At its core, the AMG One is all about its propulsion system. It is a high revving 1.6-litre turbo V6 combined with four electric motors (MGUs) for a total of 1,063 bhp. They are a 163hp motor on the crank (MGU-K: Motor Generator Unit Kinetic), two front motors that make 326hp (MGU-FL & MGU-FR: Motor Generator Front Left and Motor Generator Front Right) plus another 122hp from the motor of the electric exhaust gas turbo (MGU-H: Motor Generator Unit Heat). Enormously complex doesn’t even begin to sum it up. This is a car Mercedes AMG decided to build to prove they could. Essentially, it’s a Megalomaniac car.
The AMG One is certainly not the first entry into the Megalomaniac segment nor is it likely to be the last. In fact, the segment was probably founded by the latest rebirth of Bugatti with the Veyron. The Veyron was the brainchild of Volkwagen Group Chairman Ferdinand Piëch. Piëch originally planned to drop a V18 engine in the back of the Veryron before finally settling for a W16 when the higher cylinder engine couldn’t deliver the mandated 1,000 bhp and 252 mph top speed. Having driven a few Veyrons, Piëch created a beautifully built engineering masterpiece that is totally devoid of soul.
In summary, the “Supercar” designation has become very broadly defined and almost generic to any car that is high horsepower and low build numbers. I believe we can create a few better, more tightly defined segments that more clearly identify the key attributes of the car. To start, a bit of flat on my ass COVID driven creativity has generated the Supermodels and Megalomaniacs segments. What other cars would you put in each segment and what other categories should be created?
Thoughts and comments? Please see the comments section below.
The sign up for new blog email notifications is at the bottom of the page.
A supercar should be a track god and a b road bandit.
Nimble, agile of low production volume.
Hope you are soon restored.
Every good wish.
Heal, rest and rebound.
I personally would tweak and order that criteria a bit differently…
In my judgement, from most important to least important, at least for any ‘super-car’ I would consider owning:
1. Back road/mountain pass driving brilliance (a characteristic that many so-called supercars actually lack).
2. World class handling and stopping ability.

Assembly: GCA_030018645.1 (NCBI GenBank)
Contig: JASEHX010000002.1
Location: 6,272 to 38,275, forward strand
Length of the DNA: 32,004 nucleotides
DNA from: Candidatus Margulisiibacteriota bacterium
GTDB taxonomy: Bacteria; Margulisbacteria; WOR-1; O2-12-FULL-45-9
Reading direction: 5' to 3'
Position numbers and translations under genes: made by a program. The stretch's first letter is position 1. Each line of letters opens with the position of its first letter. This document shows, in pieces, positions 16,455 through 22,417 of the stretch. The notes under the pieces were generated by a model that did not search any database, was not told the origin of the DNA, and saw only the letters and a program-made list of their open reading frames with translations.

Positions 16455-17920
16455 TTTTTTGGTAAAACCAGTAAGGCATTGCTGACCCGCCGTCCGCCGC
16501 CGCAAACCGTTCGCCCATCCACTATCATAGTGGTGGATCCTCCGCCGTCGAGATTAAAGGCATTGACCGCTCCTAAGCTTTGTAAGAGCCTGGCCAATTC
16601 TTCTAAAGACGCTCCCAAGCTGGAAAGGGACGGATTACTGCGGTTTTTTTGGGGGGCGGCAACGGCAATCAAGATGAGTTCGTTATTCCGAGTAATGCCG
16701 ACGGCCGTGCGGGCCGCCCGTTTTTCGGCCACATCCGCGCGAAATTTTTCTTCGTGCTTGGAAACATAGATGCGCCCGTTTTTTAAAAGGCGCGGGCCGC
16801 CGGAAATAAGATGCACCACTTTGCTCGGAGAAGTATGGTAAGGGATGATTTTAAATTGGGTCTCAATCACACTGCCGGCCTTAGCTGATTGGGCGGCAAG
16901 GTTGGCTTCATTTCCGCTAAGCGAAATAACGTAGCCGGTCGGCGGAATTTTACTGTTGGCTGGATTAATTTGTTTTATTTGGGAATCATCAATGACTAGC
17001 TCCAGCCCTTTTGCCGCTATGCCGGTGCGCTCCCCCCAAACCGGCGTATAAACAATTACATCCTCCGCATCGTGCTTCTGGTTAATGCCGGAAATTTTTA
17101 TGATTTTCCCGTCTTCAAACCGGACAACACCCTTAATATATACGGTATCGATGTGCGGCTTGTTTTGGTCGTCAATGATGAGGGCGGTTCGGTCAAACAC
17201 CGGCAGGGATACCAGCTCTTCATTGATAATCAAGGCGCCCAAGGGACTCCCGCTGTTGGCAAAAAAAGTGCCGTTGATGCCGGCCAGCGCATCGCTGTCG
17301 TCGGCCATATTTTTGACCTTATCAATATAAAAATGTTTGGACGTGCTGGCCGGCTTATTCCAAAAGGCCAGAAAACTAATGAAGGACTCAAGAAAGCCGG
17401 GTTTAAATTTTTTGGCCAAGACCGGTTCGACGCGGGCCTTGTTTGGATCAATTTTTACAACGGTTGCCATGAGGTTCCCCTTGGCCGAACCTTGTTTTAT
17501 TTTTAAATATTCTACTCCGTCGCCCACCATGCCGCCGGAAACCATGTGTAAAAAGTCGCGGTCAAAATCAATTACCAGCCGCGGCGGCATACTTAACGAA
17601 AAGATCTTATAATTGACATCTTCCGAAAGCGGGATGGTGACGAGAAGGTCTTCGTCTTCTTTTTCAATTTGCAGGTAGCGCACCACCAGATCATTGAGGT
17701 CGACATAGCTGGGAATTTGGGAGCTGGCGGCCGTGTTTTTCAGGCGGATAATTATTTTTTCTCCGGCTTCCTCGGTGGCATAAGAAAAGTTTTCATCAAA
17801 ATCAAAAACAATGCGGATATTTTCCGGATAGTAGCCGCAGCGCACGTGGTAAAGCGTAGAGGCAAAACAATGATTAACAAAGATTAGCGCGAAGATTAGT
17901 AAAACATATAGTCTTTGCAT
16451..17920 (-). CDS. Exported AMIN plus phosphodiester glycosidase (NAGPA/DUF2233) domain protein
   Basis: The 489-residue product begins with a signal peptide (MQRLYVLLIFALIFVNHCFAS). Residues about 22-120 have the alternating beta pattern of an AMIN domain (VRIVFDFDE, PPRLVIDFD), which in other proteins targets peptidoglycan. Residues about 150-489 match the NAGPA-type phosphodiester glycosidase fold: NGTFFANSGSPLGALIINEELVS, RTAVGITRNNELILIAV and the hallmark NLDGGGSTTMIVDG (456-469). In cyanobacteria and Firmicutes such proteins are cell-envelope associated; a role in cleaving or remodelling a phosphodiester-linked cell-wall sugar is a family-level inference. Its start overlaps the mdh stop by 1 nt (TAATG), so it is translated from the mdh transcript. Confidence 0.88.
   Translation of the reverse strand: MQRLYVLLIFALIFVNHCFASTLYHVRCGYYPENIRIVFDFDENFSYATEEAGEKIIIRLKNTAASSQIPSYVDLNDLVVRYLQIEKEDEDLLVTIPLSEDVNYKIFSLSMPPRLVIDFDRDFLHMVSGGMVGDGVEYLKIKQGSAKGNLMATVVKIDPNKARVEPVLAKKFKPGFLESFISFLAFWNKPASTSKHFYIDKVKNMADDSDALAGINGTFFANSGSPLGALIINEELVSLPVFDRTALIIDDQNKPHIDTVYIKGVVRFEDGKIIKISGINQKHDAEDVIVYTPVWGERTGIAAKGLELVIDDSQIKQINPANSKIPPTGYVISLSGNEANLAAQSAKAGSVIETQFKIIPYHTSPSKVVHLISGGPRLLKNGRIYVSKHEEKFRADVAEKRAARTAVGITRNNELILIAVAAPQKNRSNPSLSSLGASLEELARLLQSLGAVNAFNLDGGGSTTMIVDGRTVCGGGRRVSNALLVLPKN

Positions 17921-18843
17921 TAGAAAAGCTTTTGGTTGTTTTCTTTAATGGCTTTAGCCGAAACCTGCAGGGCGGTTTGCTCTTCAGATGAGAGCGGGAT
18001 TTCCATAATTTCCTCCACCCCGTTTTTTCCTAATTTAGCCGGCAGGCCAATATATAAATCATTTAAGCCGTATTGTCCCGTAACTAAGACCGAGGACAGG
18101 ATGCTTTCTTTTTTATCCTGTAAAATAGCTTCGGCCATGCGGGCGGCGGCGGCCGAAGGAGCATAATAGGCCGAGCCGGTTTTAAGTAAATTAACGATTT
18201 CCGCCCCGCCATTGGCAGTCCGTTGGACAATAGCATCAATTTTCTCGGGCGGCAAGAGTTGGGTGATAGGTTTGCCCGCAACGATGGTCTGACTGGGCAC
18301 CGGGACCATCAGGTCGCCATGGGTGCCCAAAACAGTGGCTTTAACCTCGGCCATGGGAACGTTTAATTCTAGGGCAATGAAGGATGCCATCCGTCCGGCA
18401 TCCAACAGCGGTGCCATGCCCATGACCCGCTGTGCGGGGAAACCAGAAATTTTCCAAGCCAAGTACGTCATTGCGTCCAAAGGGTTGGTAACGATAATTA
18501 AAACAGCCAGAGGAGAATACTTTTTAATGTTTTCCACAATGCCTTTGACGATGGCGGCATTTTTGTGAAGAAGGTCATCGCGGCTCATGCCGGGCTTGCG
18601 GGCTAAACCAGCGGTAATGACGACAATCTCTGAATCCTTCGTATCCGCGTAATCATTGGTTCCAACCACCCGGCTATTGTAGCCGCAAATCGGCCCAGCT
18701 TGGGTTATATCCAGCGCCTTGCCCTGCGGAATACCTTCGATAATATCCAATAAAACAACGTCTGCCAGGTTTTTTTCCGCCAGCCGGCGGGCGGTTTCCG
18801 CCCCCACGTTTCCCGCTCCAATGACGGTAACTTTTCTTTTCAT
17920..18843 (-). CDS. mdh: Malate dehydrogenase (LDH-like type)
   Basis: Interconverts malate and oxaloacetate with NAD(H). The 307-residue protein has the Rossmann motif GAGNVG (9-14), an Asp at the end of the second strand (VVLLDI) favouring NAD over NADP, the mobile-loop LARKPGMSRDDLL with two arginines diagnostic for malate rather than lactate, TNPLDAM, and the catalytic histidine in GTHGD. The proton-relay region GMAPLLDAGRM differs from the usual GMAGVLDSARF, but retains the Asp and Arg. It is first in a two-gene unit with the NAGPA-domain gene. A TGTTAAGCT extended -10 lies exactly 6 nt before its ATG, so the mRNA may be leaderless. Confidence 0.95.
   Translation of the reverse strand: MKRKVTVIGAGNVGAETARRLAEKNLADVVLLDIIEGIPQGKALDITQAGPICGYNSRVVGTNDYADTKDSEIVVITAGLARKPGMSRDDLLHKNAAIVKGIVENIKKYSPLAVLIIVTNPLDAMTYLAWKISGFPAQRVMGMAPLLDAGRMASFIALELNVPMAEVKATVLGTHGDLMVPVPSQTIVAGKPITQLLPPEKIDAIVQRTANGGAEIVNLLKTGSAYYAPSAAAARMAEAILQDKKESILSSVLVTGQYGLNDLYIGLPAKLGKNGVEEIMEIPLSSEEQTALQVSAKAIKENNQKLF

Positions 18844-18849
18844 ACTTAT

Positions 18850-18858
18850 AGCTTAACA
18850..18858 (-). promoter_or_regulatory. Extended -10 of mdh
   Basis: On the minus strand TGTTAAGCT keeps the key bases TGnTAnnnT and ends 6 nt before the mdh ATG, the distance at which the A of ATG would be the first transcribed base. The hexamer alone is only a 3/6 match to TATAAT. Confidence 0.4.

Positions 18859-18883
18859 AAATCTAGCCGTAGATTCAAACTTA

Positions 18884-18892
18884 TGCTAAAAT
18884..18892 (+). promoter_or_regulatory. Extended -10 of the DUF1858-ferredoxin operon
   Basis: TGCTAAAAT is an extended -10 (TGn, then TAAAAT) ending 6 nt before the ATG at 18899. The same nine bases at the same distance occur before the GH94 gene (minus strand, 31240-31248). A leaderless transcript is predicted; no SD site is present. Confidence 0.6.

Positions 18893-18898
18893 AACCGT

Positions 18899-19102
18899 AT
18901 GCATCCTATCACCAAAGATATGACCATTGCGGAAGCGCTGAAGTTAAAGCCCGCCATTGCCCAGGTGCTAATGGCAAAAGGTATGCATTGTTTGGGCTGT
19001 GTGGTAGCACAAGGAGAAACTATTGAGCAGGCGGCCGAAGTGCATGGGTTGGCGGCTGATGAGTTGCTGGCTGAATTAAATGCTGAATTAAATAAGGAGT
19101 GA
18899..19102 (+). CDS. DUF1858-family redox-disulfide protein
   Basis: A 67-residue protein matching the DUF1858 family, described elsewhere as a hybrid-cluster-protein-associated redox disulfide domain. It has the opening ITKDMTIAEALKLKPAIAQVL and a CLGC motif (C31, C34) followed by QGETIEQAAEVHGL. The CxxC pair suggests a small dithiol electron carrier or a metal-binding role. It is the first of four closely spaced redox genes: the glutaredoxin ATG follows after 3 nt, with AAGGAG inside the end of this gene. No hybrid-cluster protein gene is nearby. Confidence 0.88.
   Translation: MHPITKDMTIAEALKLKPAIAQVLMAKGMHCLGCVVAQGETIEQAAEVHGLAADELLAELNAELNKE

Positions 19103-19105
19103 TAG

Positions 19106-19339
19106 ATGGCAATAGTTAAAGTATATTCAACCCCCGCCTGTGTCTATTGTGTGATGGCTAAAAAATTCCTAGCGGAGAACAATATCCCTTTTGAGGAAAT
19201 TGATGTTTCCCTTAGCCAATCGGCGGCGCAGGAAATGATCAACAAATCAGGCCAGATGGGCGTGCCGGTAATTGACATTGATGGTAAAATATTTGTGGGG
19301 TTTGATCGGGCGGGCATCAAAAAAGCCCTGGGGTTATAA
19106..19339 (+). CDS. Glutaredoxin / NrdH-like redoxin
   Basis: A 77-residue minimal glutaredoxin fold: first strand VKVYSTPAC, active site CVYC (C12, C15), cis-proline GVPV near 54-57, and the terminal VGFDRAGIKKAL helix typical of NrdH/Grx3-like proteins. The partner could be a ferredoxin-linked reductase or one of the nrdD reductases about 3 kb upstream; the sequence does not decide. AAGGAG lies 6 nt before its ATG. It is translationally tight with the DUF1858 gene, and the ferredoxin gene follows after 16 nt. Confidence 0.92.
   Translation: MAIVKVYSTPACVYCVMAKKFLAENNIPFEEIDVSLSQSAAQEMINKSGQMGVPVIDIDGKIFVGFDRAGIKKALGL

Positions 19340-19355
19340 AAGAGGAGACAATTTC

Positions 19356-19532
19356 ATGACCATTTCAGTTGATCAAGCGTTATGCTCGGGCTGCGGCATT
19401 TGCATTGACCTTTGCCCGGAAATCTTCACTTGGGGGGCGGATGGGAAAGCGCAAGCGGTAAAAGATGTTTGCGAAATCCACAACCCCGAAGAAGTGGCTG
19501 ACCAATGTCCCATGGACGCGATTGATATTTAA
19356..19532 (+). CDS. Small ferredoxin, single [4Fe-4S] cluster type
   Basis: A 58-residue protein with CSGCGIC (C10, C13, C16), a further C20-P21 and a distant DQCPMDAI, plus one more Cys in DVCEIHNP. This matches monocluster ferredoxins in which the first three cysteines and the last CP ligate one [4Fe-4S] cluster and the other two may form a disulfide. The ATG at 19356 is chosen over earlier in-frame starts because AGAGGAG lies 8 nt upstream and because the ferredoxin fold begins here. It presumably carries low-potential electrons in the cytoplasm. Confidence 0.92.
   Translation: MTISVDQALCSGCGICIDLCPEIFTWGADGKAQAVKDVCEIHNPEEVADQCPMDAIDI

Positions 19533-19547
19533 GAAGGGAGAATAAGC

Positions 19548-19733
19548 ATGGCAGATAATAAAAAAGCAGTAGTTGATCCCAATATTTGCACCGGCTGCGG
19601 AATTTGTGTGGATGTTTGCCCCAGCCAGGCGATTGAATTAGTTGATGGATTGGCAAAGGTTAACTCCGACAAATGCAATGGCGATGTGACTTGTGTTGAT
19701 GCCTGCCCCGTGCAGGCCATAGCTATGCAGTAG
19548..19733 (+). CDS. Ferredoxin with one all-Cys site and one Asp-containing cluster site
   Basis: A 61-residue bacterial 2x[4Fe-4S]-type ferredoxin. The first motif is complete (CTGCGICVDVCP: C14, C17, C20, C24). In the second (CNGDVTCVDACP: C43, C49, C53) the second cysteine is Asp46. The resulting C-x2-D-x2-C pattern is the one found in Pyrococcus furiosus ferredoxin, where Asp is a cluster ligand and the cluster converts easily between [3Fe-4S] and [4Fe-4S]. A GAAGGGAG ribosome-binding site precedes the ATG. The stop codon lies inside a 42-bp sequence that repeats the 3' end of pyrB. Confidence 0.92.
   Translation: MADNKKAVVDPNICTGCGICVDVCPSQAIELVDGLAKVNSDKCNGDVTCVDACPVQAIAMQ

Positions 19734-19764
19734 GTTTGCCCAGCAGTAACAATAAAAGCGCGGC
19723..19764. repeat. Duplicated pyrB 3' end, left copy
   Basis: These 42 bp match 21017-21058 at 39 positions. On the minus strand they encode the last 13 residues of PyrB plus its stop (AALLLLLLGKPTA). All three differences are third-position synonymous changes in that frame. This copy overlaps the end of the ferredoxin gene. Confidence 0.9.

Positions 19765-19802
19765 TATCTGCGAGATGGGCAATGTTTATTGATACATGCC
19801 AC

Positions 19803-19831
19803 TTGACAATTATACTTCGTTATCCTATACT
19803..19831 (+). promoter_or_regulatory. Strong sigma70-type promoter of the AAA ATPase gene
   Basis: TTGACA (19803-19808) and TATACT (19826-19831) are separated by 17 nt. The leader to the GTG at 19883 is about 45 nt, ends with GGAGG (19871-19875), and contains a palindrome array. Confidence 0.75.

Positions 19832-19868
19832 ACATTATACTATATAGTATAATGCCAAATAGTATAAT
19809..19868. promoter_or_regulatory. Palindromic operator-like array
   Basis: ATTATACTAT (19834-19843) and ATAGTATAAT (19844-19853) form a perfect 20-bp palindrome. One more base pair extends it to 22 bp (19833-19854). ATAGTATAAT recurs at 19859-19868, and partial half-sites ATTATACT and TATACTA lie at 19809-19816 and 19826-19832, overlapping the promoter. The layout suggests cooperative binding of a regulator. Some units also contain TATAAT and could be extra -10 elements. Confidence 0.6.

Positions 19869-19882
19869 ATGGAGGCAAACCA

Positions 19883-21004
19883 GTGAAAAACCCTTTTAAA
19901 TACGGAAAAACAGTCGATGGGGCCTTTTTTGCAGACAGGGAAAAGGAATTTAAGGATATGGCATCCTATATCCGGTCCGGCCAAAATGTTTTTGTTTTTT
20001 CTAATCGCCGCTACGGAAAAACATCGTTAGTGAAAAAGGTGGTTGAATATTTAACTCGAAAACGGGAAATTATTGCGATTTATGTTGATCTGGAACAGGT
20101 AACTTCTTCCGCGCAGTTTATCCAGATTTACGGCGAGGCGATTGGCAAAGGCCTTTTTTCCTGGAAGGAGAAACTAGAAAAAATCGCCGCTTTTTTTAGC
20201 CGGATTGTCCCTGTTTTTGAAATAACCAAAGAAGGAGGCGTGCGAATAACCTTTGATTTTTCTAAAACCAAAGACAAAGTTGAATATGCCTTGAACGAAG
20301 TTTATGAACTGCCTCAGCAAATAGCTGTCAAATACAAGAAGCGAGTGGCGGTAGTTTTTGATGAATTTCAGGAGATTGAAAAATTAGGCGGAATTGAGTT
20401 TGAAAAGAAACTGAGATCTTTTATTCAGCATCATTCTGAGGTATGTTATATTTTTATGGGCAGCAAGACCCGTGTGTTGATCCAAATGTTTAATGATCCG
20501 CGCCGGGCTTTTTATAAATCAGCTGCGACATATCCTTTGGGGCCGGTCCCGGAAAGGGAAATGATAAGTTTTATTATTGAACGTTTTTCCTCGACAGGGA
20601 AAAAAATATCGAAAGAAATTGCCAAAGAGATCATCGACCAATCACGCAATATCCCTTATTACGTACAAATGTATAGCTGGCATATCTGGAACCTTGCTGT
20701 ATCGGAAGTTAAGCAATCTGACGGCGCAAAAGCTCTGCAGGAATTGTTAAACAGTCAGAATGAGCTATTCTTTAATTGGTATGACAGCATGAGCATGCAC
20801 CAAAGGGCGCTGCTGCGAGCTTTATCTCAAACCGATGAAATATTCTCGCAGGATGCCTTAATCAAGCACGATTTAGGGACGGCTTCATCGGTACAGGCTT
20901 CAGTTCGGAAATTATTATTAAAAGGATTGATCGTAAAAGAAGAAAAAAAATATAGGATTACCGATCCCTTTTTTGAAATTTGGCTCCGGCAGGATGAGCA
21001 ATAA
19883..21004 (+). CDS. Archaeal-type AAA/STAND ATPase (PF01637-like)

3. Performance statistics across the board that will have needed to be outstanding in its era.
4. Serious presence on the road (is it art? eg F40 Does it completely lack visual art but is so purposeful it still qualifies it functional art? eg Senna)
5. Track god (Near bottom of list… Track cars are track cars… Great track cars usually make poor road cars and visa versa)
6. Fairly limited build numbers. I’ll take a super performing higher production ‘super-car’ any day over some rare but much lower performing alternative)
Capable of devouring back country roads and mountain passes for hours on end
Performance statistics across the board that will have needed to be outstanding in its era.
Serious presence on the road
Add in fairly limited build numbers
The “latest thing” segment. The endless variant and special editions that are meaningless variants, supposedly “limited” but are lipstick/body kit variants extracting price multiples, for de minimus if any gains in performance.
It’s the “instagram me” “look at meeeeee” “Im special, oh so special…did I mention, look at meeeeee….” squirrel!?! “I just sold it and got the latest new thing….weeeeeee…look at meeee….version”.
I like your Supercar definition, SSO. In particular the implication that a car is judged by the standards of its era. On that basis, it would appear that an E-type Jaguar would qualify, as would a Rolls-Royce Silver Ghost.
Will be interested to see your thoughts on the AMG One now that production looks imminent.
I think it will end up in the same category as the recent NSX and SF90; in a few years you’ll forget they even existed.
Sorry to hear about your COVID infection. I’m double vaccinated and boosted yet got it too. I’m told it would have been worse had I not been vaccinated. As I was pretty rough with COVID I’m glad those vaccinations helped!
Someone from Mercedes said they must have been drunk when they signed off on the AMG One. I think they might just have been! F1 engines simply aren’t designed to be used on the road, ever, beyond demonstrations. And if it needs that much of a rebuild after 31k Merc have only proven it.
Seen a video of the T.50 driving in an Italian village as part of the McLaren F1 anniversay celebrations. It looked superb, but not as good as an F1 which still looks awesome. Somehow the F1’s design seems ageless. But where does the T.50 fit in Supercar classification? It’s a difficult one to answer as it seemed completely happy on roads, looks good, and is definitely rare. It’s the Supermodel with a Ph.D. in astrophysics!
I’m also guessing after the 3rd place and posdium finish Scuderia Cameron Glickenhaus is going to get a lot more orders for their SCG004. Some people may be very happy they have one on order already…